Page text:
An airstrip on Leguan could expose the residents there to a floodgate of criminal activity

Dear Editor,

In SN of March 8, an advertisement was put out by the Ministry of Public Works & Communication (MPWC) inviting applicants who have lands measuring approximately 3000 ft long by 300 ft wide for sale on the island of Leguan for the construction of an airstrip.

Rumblings on the island indicate that a site at the remote location of Vertrouwen has already been identified for the MPWC and the advertisement inviting applicants was just a formality as could be deduced from the submission time, since MPWC would be hard pressed to find applicants with suitable land satisfying the technical imperatives for an airstrip. It is hoped that the MPWC selection process is transparent and not based on one applicant.

However, building an airstrip on Leguan raises many troubling questions. Firstly, its construction cannot be justified on economic, strategic or security grounds, and people are concerned that the limited resources allocated to the island by Government of Guyana are being spent on a white elephant instead of their priority needs, which are improving their deteriorating road network, crumbling river defences, poor potable water supply, irregular electricity supply and inadequate education facilities.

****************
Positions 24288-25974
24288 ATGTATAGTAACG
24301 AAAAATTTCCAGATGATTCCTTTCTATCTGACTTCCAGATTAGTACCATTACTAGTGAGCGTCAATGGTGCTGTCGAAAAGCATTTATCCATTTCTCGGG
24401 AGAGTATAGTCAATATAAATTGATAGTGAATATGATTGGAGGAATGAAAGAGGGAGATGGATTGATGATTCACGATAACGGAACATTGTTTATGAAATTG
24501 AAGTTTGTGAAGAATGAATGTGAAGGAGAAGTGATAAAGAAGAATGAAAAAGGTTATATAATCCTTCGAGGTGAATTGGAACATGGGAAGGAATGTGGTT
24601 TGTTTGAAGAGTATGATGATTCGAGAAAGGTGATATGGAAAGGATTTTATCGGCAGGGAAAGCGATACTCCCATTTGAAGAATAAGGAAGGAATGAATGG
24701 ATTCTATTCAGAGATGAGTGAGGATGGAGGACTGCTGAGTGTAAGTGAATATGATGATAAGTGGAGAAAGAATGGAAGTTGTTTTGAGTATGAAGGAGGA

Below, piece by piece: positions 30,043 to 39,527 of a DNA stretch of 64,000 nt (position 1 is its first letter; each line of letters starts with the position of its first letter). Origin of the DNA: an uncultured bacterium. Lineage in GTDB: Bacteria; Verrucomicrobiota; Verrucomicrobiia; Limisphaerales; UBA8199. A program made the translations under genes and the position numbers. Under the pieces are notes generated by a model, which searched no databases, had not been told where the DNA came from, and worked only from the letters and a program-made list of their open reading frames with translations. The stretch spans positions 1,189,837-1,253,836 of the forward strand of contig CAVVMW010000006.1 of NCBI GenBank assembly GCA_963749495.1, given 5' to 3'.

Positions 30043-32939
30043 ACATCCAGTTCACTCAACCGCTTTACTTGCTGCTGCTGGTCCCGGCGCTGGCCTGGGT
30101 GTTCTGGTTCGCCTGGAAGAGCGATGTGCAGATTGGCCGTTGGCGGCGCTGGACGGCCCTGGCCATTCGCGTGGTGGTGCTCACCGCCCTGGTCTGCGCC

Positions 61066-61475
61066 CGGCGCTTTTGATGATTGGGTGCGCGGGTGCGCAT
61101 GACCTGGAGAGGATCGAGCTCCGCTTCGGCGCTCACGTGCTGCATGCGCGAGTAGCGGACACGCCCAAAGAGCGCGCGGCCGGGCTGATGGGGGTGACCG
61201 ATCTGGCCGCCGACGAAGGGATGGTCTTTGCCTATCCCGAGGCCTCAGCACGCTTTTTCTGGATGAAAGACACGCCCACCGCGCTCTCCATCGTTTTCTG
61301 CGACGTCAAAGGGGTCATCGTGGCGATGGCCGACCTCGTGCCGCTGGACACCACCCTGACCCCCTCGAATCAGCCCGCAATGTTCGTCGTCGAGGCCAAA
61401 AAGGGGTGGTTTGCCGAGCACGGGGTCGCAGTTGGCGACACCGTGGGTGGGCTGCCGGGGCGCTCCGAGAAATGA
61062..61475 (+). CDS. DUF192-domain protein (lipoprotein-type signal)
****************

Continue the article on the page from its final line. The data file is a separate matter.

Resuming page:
Secondly, building an airstrip on a remote part of the island could open up a floodgate for criminal activity of enormous proportions, from trafficking in narcotics to contraband smuggling. The social disruption as a result of these criminal activities on the lives of this rather peaceful rural community could be enormous, and the Government of Guyana should be fully cognizant of the social upheaval it is likely to create. A review of airstrips built by the Government of Jamaica on its north coast could attest to this claim.

Finally, the government should make clear to the people of Leguan its philosophical and priority decisions to construct this airstrip for the common good, in preference to other more pressing economic and social demands of the people of this island which are so necessary at this time of very limited financial resources to improve the quality of their lives.

Yours faithfully,
Charles Sohan

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